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Employment Law Advice | Recent Case Law & Key Tips for Employers

Employment Law Advice | Recent Case Law & Key Tips for Employers

Date: 4th December 2019 | By: Claire Malley | Categories: Employment law, Employment Law Legislation, Employment Tribunals

employment law adviceAs the year draws to a close there has been a number of employment cases that have shaped the Employment Law advice and guidelines for businesses in 2019. We review 5 key cases and provide practical advice for employers.

1. Perceived direct disability discrimination

In the case of Chief Constable of Norfolk v Coffey the Court of Appeal upheld the Employment Tribunal’s decision that a police force’s refusal to allow a police officer’s transfer because the force perceived that the officer’s hearing problems could develop into a disability amounted to perceived direct discrimination.

The Equality Act 2010 states that employers can be liable for “perceptive discrimination” where an individual can bring a discrimination claim that the employer perceived the individual to have a protected characteristic even through the individual claiming does not actually possess the said protected characteristic. In this case the Court of Appeal stated that the employer’s belief that the officer’s hearing problem would, now or in the future, render her unable to perform her duties amounted to the employer’s perception that the employee is disabled thus placing her at a disadvantage.

  • Employment Law Advice

It would be advisable for employers not to make assumptions about an employee’s medical conditions and their effect on the employee. The employer would be advised to obtain expert medical advice and consider whether any reasonable adjustments could be made for their staff member.

2. Unwarranted suspension breached implied term of trust and confidence

In the case of London Borough of Lambeth v Agoreyo the Court of Appeal reviewed whether the employer’s decision to suspend the employee suspected of a Gross Misconduct offence was “reasonable and proper”, or whether the employer’s decision to suspend might lead to a breach of the implied term of trust and confidence. Thus entitling the employee to resign and bring a claim for constructive dismissal. In this case the employee was alleged to have used unreasonable force on two children in her care.

  • Employment Law Advice

The employer needs to ensure that it has a “reasonable and proper” cause for suspension before taking steps to suspend an employee. In addition, a number of previous cases have shown that suspension is not a neutral act and this case confirms this stance.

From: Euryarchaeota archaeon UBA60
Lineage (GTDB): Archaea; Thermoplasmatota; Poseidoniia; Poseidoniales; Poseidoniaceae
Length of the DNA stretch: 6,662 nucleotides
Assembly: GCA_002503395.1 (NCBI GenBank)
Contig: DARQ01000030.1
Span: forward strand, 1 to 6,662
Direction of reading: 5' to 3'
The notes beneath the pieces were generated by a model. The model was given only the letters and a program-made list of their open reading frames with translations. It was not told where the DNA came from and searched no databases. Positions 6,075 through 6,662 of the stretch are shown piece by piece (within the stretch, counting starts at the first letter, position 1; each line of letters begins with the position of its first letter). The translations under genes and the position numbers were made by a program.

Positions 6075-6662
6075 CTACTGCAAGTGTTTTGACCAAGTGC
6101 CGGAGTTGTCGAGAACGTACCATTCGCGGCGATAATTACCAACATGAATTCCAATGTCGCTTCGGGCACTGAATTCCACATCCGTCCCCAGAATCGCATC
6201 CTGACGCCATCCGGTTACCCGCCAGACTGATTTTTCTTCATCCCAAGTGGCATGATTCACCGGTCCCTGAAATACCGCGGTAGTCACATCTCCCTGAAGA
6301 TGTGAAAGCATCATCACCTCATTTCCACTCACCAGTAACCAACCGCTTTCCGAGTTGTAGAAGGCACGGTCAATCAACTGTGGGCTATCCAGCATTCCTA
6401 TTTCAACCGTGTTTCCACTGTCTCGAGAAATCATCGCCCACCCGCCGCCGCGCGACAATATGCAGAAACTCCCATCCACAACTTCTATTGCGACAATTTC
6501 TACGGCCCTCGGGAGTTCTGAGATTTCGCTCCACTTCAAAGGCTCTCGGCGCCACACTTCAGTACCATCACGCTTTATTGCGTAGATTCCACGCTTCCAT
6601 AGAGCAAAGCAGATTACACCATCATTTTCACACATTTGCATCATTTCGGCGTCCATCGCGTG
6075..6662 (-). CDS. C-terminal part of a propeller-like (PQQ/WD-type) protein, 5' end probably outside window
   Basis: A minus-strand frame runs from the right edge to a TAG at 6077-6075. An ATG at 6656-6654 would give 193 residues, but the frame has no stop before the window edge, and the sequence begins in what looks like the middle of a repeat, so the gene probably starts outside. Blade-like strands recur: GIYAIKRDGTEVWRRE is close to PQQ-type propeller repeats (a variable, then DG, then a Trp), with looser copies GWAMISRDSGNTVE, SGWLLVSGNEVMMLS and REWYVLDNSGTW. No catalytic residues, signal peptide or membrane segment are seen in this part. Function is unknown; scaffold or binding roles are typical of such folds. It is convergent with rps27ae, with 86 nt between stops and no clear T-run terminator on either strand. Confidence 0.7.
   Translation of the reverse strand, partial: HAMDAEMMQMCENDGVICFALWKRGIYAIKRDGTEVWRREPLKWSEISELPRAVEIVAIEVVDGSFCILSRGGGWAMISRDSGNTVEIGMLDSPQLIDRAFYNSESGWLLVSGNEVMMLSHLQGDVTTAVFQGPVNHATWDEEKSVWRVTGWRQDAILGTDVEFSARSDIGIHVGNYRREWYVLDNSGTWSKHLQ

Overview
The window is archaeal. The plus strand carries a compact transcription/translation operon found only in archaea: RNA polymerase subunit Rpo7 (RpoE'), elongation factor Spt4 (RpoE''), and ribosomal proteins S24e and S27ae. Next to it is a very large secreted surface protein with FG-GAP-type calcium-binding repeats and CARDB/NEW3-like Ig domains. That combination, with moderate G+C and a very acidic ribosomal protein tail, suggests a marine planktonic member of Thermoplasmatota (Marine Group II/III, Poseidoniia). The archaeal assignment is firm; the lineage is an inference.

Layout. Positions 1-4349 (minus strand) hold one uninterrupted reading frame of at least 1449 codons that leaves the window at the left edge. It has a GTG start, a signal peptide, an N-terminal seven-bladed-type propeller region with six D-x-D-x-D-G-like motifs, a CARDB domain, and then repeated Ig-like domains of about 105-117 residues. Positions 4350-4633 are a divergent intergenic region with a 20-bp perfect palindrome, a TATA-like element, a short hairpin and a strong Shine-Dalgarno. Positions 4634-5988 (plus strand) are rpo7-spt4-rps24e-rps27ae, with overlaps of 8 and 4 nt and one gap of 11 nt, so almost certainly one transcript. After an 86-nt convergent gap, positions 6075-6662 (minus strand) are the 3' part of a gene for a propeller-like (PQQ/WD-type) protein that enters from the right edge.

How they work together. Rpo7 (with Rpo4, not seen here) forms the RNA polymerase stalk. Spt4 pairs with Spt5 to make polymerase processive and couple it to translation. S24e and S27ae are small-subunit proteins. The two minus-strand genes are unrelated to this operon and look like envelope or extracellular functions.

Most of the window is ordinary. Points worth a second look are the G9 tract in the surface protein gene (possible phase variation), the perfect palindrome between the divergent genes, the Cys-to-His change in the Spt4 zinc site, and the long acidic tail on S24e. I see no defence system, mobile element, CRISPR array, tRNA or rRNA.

3. No sex discrimination where shared parental pay is not enhanced

A recent well-publicised case is that of Capita Customer Management Ltd v Ali where the courts were asked to decide whether paying an employee on shared parental leave less than an employee on maternity leave is discriminatory has now reached a conclusion. The Court of Appeal has rejected Mr Ali’s claim of sex discrimination, however it’s possible that further case law could come out on this point and that Mr Ali might appeal to the Supreme Court.

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4. Supreme Court ruled to widen the scope of protection for whistleblowing

In the case of Royal Mail Group Ltd v Jhiti the Supreme Court held that an employee could succeed in bringing a claim for automatic unfair dismissal due to whistleblowing even though the decision-maker (e.g. the dismissing manager) was not aware of a protected disclosure having previously been made when the decision to dismiss was made.

In this case, the employee was dismissed due to poor performance following a formal performance management process. The dismissing manager was not informed by the employee’s line manager that she had made a protected disclosure during her employment which resulted in the employee claiming automatic unfair dismissal.

5. ECJ rules that employers are required to keep records of hours worked by their staff

In the case of Pazur v Lexington Catering Services Ltd, the European Court of Justice (ECJ) held that the employers are required to keep a record of all daily hours worked by their employees. The ECJ determined that the Working Time Directive means that the member nations’ national law must require employers to set up a system to measure the duration of time worked by each employee each working day.

  • Employment Law Advice

In the UK, the Working Time Regulations 1998 do not go into this detail and would need to be amended to meet this requirement. It is unlikely to be amended in the near future due to Parliament’s time being taken up with issues surrounding Brexit.

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